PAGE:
Sodium Channel Gene Variation in the Treatment of Epilepsy

Summary

Principal Investigator: Katherine D Holland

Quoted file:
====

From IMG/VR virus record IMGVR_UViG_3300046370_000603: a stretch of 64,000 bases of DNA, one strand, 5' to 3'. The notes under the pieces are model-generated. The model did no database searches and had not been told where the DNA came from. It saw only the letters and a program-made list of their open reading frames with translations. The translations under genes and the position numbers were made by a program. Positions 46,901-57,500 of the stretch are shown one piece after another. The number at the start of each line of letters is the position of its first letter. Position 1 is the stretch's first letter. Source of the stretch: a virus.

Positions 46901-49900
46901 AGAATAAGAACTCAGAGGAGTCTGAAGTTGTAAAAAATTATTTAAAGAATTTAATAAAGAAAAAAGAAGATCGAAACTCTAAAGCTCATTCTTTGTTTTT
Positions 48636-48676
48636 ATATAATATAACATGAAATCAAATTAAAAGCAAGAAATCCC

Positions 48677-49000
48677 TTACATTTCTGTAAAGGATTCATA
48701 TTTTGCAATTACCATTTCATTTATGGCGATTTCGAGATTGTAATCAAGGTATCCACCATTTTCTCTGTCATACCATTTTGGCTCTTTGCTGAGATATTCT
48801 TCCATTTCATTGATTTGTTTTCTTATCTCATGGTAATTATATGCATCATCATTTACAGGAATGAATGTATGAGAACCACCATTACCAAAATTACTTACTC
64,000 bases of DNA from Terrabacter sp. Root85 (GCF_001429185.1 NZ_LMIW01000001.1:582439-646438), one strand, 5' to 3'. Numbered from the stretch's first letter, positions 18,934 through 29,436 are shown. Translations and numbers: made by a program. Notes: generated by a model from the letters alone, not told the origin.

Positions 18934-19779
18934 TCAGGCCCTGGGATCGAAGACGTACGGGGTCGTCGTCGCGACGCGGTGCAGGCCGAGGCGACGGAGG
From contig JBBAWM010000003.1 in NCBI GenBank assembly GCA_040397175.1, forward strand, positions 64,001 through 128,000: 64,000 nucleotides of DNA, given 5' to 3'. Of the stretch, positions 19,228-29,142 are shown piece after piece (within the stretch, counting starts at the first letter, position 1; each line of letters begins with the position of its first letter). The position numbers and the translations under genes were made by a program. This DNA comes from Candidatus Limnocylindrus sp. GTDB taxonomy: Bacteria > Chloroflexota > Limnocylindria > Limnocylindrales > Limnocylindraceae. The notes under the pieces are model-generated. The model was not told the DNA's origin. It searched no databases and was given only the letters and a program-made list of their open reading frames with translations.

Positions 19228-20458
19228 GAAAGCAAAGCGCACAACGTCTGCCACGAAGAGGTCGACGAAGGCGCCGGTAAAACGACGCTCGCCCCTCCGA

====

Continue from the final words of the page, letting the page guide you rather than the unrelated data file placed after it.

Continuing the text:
Abstract: PROJECT SUMMARY/ABSTRACT Initial antiepileptic treatment fails in over 40% of people with epilepsy, resulting in significant personal, financial, and societal hardships. The objective of this proposal is to determine the influence of genetic alterations in sodium channel genes on response to carbamazepine (CBZ), one of the main first line treatments for epilepsy. It is hypothesized that single nucleotide polymorphisms (SNPs) in sodium channel genes which change the amino acid composition of the resultant channel (nonsynonymous SNPs) alter the channel's responsiveness to CBZ resulting in treatment failure in some people with epilepsy. To achieve the objective of this application the specific aims are to (1) Identify single nucleotide polymorphisms in sodium channel [unreadable]- subunit genes expressed in the central nervous system that occur more frequently in patients with epilepsy unresponsive to initial CBZ therapy than in patients with CBZ-responsive epilepsy;and (2) Determine how SNPs in sodium channel [unreadable]-subunit genes affect electrophysiological and pharmacological properties of sodium channels in vitro. To accomplish these aims, first nonsynonymous variations in sodium channel genes occurring people with epilepsy that is unresponsive to CBZ will be identified and the frequency of these SNPs will be compared between patients with epilepsy that is unresponsive to CBZ, patients with epilepsy that responds to CBZ, and gender and ethnicity matched controls. Subsequently, the functional consequences of these sodium channel SNPs will be studied in vitro with whole cell patch clamp techniques using heterologously expressed recombinant human sodium channels. The motivation of the proposed research is that once the influence of sodium channel SNPs on CBZ responsiveness is understood, more efficacious therapies for epilepsy can be developed both by providing a way to pre-select treatment tailored to individual patients and by promoting the development of more effective genetic based therapies. This work is innovative because it links phenotype (CBZ resistant epilepsy), genotype (sodium channel SNPs) and functionality (alteration in channel responsiveness to AEDs);it is also innovative because the design of the pharmacogenetic association study involves a consecutive cohort of newly diagnosed patients taking a single AED whose response to treatment will be rigorously assessed. It is expected that sodium channel gene polymorphisms will be identified that are clinically associated with CBZ failure and alter sodium channel CBZ responsiveness;this will lead to a future prospective study to test whether CBZ responsiveness can be predict pre-treatment in patients with newly diagnosed epilepsy. From the functionality studies, in vitro methods for screening new AEDs can be developed. These results will have a positive impact by advancing understanding of how failure of first-line CBZ treatment occurs. This is significant because it is expected to provide information needed to better treat patients with newly diagnosed epilepsy and will contribute to future genetic therapeutic approaches.